Your BMI and Health Status

ketosis for lower BMI and improved health

The Body Mass Index is a measure of body weight relative to height. Often referred to as “BMI,” it is a bit of a guess, albeit an educated one, as to the amount of fat someone carries.  So, clearly it doesn’t measure fat directly, which is why it is an educated guess.  But it is really easy find (you just need to know your height and weight), which is why is is a common tool to help determine one’s health status.

What BMI can tell you

When someone has a high BMI, it can indicate that they are too fat.  But if it’s too low, it implies they are too skinny.  While BMI is only an estimate, it is generally associated with diseases such as heart disease, high blood pressure and diabetes.  The higher the number, the higher the disease risk.1,2, On the other hand, a low BMI leads to other health issues such as bone loss, lowered immune function and anemia.3,4,5

The BMI is useful for most but not all persons

Since the BMI does not actually measure fat, it is of course limited.  And so, as I suggested, it is a simple way to make a good guess.  Thus, BMI is a reliable starting-point for your average person, but it does not always mean someone has too much, or not enough fat.  For instance, athletes, especially weightlifters, tend to weigh much more than ‘average’ people their height.  Thus, their BMI may say “obese,” when in fact they are quite healthy.  On the flip side, a long-distance runner may appear to have too little body fat according to the BMI but also be in excellent health.

Finding a Healthy Body Mass Index for adults

To find your BMI, you only need to know your height and weight.  The easiest way to figure it out is just to plug your height and weight into an online tool, like this BMI calculator.  But if you’re a math nerd like me, you can figure it out yourself.  The equation looks like this:
BMI equation
This gives you a number that can be interpreted with the following body mass index table:

BMI Weight Status
Below 18.5 Underweight
18.5 – 24.9 Normal body weight
25.0 – 29.9 Overweight
30.0 and above Obese

 

Keep in mind, this table is for adults that are at least 20 years old.  Now remember, this is only a starting point.  It does not necessarily mean you are what it says you are.  For instance, I am a frequent weightlifter and I also run regularly.  My weight is 200lbs (90.74kg) and I am 5’10’’ (1.8m).  Thus, my BMI is 28.7, putting me close to obese.  This would suggest that I am prime for a heart attack, but I am relatively thin and healthy in every other measurable way.  I just have a higher muscle proportion than ‘average.’  Now if I did NOT lift weights but was still a runner, I would probably weigh about 160lbs.  If that were the case, my BMI would be 23, right in the middle of “normal.”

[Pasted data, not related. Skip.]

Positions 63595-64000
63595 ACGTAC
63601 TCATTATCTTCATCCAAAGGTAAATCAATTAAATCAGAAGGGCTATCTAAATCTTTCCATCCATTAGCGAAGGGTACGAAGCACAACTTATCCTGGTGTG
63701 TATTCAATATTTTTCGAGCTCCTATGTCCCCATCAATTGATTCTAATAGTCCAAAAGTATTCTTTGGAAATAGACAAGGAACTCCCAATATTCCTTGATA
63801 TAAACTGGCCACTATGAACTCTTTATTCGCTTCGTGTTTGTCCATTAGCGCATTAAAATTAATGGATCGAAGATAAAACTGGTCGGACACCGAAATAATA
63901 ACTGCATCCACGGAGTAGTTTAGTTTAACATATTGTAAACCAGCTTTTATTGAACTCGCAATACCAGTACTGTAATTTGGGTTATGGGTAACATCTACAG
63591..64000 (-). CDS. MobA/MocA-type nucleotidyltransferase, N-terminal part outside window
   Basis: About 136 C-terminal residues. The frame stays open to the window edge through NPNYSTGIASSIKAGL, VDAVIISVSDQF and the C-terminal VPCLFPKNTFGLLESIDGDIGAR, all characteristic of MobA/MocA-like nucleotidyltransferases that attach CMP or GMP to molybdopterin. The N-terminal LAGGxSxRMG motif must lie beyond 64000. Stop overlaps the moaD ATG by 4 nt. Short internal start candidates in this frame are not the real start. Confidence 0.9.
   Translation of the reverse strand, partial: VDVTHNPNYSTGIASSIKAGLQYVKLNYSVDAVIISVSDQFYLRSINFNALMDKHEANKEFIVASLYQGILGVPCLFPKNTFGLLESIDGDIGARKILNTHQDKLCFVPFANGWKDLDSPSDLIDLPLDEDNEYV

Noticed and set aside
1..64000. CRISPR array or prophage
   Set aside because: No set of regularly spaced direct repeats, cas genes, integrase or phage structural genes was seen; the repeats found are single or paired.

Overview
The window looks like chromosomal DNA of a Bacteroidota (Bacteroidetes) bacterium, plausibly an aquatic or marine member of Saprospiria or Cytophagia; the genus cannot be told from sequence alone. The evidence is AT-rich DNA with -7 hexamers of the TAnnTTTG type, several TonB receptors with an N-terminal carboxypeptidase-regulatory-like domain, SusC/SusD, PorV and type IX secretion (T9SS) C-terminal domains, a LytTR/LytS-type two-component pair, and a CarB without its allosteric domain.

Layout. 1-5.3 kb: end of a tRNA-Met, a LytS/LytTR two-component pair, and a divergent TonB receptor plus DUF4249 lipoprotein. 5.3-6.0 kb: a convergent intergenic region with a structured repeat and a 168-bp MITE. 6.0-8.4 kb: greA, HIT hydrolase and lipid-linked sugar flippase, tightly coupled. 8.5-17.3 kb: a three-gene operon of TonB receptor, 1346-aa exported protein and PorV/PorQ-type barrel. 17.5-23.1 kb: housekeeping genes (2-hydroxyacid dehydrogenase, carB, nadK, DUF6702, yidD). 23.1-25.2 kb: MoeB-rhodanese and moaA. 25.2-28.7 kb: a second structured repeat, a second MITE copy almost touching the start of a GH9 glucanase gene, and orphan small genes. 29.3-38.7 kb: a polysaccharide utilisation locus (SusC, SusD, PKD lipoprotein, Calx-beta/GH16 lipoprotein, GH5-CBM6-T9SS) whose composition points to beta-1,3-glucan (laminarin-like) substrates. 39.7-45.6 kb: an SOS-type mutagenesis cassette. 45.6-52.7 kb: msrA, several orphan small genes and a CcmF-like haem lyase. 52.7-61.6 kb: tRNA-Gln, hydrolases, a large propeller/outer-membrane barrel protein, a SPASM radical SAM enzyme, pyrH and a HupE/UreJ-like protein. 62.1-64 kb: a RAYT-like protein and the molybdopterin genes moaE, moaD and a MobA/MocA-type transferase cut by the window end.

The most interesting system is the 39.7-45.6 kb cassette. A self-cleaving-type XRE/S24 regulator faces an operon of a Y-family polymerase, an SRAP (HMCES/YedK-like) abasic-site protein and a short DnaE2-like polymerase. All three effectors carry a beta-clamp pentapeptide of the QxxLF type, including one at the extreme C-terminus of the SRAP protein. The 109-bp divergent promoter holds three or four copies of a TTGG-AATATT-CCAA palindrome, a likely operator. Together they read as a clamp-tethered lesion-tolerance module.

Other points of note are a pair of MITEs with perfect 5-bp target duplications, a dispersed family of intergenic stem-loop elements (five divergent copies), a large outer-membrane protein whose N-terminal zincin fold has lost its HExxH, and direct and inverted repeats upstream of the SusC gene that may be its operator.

Finding a healthy BMI for kids

When it comes to kids, the BMI scale is different given the many more variables involved with little people that are constantly growing and undergoing physical and hormonal changes.  The same formula is used, comparing height and weight, but it is applied based on averages, not values.  In other words, an adult BMI is figured based on their height and weight and that’s it.  The number they get implies their health status.  With a child or adolescent, the number doesn’t matter as much as how it compares to other children of their age and gender group.  As children grow, what a ‘healthy’ amount of fat is changes, as it does between boys and girls.  So, as you might imagine, there are BMI charts for every age and both genders, but the following table always applies:

Percentile Weight Status
Below 5th Underweight
5th to 85th Normal body weight
85th to 95th Overweight
95th and above Obese

Click here for a BMI calculator for girls and boys

The BMI and your health

The National Institutes of Health (NIH) tells us that more than 2 out of 3 adults in the U.S. are overweight according to the BMI.  In addition, 1in 3 are obese.  Of kids ages 2 to 19, it’s almost 1 in 5.  Those are staggering numbers!  When you are overweight or obese, your all-cause disease risk skyrockets.  In other words, this means your risk for ANY disease but especially ones that can and will kill you such as heart attacks, strokes, diabetes and even cancer.  So, if you are overweight or obese according to the BMI, is probably means you need to lose weight and get into better shape.  There is plenty you can do to change your diet and activity-level to significantly reduce your risk of unpleasant health outcomes.

References

5 Trackbacks / Pingbacks

  1. The Childhood Obesity Epidemic in America - Super Duper Nutrition
  2. The Obesity and Cancer Relationship - Super Duper Nutrition
  3. Physiological Benefits of Exercise - Super Duper Nutrition
  4. Run To Burn Fat ... and For Fun - Super Duper Nutrition
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